What comes first? Sale agreement or payment of booking amount?
The Real Estate (Regulation and Development) Bill 2015 is expected to largely regulate and prevent fraud and cheating in the real estate sector and take care of the interests of homebuyers. However, ambiguity in the bill’s provision to register agreement for sale before the paying the booking money needs more clarity to actually benefit homebuyers
Though the Bill was recently approved by the Union Cabinet chaired by the Prime Minister Narendra Modi and is likely to be tabled in the upcoming budget session of Parliament, its provisions still lack clarity on many important issues. One of them is Section 13, which deals with compulsory registration of agreement to sale, ie, builder-buyer agreement.
According to sub section 1 of section 13 of the Bill, “A promoter shall not accept a sum more than 10% of the cost of the apartment, plot, or building as the case may be, as an advance payment or an application fee, from a person without first entering into a written agreement for sale with such person and register the said agreement for sale, under law for the time being in force.”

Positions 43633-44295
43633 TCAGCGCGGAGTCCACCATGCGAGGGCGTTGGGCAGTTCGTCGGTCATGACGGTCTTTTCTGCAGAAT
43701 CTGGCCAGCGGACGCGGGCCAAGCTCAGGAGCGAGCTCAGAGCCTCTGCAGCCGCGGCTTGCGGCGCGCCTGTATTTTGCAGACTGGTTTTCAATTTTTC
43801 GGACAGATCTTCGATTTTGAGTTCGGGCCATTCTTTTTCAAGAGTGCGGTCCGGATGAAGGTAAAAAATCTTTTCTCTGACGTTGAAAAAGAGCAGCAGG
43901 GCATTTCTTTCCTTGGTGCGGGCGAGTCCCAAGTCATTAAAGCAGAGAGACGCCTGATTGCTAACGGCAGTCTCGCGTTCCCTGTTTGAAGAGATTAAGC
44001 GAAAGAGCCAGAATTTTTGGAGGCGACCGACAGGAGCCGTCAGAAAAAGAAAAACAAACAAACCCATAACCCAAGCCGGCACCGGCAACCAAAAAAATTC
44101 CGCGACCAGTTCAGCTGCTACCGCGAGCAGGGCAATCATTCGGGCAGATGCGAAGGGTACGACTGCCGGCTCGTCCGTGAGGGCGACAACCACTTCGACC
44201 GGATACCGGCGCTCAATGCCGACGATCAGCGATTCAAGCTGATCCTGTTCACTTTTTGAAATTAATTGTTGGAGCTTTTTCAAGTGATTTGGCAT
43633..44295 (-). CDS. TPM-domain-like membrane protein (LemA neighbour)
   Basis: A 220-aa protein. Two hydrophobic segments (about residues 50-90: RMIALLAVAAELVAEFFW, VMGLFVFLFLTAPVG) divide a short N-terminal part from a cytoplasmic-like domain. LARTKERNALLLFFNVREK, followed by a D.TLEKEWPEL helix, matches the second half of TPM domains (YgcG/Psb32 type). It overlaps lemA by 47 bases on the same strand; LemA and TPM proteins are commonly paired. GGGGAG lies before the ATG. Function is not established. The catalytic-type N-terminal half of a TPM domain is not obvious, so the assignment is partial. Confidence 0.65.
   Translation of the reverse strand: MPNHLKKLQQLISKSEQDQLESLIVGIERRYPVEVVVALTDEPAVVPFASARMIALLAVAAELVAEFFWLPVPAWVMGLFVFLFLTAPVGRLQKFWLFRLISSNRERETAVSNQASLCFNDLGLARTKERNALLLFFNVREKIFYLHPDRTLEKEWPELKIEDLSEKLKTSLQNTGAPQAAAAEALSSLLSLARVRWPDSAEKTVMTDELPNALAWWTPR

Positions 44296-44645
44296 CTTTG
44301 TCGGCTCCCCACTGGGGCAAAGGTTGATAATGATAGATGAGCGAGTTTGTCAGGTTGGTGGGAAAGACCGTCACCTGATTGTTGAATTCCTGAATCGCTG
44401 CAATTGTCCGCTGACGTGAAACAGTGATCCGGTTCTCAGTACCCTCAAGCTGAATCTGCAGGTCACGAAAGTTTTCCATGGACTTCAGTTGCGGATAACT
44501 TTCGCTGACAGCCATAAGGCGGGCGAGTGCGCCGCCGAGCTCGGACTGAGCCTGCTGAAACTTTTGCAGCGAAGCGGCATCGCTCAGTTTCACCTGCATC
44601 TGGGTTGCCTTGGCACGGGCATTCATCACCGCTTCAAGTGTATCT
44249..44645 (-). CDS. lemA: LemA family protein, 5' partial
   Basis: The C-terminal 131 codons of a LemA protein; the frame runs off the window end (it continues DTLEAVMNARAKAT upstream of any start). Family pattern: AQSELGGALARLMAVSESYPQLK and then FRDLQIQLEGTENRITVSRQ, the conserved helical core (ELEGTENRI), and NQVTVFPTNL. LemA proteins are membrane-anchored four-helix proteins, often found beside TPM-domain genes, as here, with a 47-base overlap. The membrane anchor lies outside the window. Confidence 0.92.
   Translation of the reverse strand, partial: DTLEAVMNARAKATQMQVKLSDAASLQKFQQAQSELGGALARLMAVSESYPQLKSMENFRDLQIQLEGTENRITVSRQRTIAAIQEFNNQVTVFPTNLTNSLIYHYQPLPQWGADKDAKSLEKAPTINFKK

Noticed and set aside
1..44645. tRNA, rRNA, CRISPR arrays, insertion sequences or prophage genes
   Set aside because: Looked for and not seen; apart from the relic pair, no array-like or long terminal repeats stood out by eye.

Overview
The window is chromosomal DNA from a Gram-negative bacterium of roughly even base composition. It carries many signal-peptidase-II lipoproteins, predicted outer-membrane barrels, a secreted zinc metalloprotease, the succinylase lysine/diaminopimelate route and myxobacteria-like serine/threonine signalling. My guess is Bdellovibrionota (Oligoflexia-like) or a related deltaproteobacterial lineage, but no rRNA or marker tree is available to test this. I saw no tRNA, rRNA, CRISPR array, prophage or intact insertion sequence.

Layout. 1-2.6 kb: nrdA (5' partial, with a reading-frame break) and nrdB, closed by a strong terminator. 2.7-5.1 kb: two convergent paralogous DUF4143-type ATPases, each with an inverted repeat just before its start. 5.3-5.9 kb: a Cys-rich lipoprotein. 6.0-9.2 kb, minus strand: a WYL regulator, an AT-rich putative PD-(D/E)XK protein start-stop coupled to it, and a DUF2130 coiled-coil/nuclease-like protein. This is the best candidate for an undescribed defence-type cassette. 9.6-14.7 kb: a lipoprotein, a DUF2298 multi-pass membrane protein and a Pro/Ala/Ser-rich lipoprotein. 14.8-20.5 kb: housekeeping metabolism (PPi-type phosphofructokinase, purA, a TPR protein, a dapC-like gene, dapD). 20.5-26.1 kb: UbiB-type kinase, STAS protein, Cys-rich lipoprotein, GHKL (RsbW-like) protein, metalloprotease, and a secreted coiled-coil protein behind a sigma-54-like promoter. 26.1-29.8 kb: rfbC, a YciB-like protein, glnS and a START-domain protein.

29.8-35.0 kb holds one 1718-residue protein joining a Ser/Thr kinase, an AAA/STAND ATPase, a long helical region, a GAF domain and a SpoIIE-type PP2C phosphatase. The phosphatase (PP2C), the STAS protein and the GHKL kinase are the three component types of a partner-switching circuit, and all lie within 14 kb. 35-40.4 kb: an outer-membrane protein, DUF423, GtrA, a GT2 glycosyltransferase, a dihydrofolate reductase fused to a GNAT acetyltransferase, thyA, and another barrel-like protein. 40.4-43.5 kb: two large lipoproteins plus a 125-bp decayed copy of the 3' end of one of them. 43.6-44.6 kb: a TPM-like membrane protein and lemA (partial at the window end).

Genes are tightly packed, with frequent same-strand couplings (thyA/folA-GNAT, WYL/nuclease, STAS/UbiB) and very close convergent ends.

Sub section 2 of section 13 says that the agreement for sale will specify the particulars of the project’s development, including construction of building and apartments, along with specifications and details of internal and external development work and other details such as rates of interest payable by the promoter to the allottee and the allottee to the promoter in case of default.
This sole provision under chapter III - Functions and Duties of Promoter – will ensure multiple benefits to homebuyers and governments. It will ensure consumers’ safety from the first day of entering into a deal with a real estate developer. Various state governments will also be able to earn revenues on these transactions.
What comes first: Booking amount or agreement for sale?
While some legal experts say that signing a sale agreement before paying the booking money will protect homebuyers’ interests, others point out that the booking amount is always paid before an agreement is signed and so the relevant section has to be modified to help homebuyers.